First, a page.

Begum Samru ruled over a vast and rich province in northern India in such a manner that even the British East India Company considered her a threat.
For many a Catholic, it might come as a pleasant surprise that there was once a Catholic queen who ruled over a vast and rich province in northern India in such a manner that even the British East India Company considered her a threat to its territorial ambitions.
But what sets her apart from all rulers, male or female, is that she is perhaps the one and only Catholic ruler of India. This is indeed a rare distinction considering that India was ruled by a plethora of Hindu, Muslim, Buddhist, Jain and even Sikh rulers but no Christian ruler. She ruled Sardhana, a small but prosperous principality near Uttar Pradesh’s Meerut in 18th- and 19th-century India.
She was born Begum Samru Farzana Zeb un-Nissa (1753) to Latif Ali Khan, a nobleman of Arabian origin, who had settled in the town of Kotana, 30 miles northwest of Meerut. When she was six years old she lost her father. In consequence of ill treatment by the elder son of her father by another wife, her mother moved with her to Delhi, and she took up dancing as a profession. She had a graceful way; and she must have been uncommonly beautiful at the age of 15, to have caught the eye of a European mercenary Walter Reinhardt Sombre, whom she later married. On 7 May 1781, aged around 40, she was baptized as Joanna Nobilis Sombre, by a Roman Catholic priest. However, she was popularly called as Begum Samru.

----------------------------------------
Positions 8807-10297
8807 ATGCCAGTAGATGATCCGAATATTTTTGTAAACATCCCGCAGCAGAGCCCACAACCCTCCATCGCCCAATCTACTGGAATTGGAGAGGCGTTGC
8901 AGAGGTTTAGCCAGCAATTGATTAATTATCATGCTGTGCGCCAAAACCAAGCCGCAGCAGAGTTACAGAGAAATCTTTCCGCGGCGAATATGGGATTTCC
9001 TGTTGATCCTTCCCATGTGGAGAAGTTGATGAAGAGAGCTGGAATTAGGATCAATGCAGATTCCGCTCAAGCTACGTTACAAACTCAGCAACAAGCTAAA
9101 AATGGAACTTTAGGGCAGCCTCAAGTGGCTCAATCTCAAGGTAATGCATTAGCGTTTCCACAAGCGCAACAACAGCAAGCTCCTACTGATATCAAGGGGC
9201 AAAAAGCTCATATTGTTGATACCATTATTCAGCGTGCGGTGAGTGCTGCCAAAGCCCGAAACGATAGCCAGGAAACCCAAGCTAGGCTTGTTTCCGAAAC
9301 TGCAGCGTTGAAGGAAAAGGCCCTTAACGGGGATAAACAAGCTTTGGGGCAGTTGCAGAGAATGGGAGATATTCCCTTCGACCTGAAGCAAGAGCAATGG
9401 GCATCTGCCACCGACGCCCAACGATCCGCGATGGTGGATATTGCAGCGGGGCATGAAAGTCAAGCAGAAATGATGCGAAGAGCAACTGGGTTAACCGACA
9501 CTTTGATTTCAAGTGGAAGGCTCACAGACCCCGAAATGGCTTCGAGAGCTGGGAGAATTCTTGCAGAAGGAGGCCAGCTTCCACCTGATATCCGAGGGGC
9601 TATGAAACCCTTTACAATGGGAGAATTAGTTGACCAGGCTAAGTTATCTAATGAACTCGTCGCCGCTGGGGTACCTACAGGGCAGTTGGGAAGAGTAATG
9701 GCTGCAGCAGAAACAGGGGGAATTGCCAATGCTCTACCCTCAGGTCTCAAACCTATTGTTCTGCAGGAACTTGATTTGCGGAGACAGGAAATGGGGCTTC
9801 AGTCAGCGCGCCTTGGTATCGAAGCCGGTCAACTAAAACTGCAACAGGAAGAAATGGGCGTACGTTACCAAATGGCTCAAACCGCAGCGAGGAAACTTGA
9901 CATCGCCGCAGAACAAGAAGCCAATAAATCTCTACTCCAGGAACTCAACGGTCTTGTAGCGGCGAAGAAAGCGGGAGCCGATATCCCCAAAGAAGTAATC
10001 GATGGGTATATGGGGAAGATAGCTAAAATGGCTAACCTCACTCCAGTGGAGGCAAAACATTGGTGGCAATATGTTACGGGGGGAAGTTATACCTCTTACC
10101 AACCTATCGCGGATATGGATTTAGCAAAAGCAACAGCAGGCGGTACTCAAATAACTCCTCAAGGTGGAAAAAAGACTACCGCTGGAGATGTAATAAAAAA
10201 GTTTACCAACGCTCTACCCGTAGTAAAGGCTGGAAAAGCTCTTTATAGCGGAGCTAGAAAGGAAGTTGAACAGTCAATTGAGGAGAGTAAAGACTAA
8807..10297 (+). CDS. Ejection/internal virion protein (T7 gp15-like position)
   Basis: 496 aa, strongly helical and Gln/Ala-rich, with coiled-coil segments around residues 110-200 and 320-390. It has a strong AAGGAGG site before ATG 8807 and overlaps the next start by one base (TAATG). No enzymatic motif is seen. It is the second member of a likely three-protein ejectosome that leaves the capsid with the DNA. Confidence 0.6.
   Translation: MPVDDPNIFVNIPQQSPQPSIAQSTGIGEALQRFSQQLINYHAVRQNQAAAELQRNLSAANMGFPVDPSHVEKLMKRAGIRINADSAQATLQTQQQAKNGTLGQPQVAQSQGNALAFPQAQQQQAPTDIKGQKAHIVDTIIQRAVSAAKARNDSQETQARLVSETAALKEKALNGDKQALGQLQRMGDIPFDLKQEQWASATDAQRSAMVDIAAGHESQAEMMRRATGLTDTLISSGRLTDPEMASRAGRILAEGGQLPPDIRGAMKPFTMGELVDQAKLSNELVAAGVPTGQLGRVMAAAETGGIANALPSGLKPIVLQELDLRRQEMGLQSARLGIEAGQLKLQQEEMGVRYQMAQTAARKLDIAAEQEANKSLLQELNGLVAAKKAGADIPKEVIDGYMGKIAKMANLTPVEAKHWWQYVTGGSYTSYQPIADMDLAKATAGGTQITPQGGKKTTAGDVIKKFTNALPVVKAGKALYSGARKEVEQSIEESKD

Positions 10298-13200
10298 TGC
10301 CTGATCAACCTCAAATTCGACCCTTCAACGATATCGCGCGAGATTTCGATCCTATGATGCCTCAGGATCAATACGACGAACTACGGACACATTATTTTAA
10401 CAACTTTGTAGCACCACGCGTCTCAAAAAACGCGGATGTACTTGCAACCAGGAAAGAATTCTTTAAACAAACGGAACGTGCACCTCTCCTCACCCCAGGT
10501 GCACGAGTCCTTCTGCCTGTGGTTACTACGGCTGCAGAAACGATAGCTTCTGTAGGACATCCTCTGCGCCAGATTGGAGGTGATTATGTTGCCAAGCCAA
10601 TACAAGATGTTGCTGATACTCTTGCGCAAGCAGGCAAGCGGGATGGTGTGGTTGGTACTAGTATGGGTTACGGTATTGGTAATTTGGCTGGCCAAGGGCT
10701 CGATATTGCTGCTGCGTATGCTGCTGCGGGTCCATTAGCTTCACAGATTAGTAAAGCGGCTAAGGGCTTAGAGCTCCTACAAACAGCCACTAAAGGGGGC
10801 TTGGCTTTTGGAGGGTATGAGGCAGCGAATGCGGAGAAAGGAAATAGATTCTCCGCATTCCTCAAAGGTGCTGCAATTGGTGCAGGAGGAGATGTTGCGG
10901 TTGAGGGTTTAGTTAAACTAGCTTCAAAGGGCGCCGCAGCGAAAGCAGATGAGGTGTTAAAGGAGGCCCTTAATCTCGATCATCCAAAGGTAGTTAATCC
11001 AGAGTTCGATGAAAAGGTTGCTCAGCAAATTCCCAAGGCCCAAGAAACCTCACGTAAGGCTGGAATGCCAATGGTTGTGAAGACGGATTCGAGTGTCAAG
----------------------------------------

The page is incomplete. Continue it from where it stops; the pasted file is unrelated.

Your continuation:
As an enterprising mercenary, Walter moved from Lucknow to Rohilkhand (near Bareilly), then to Agra, Deeg and Bharatpur and back to the Doab. Walter became the Governor of Agra. He had built a powerful mercenary army. Subsequently, the Mughal emperor of India, Shah Alam, the second, allowed him to rule from the principality of Sardhana. Unfortunately, Walter did not live long and he died on May 4, 1778.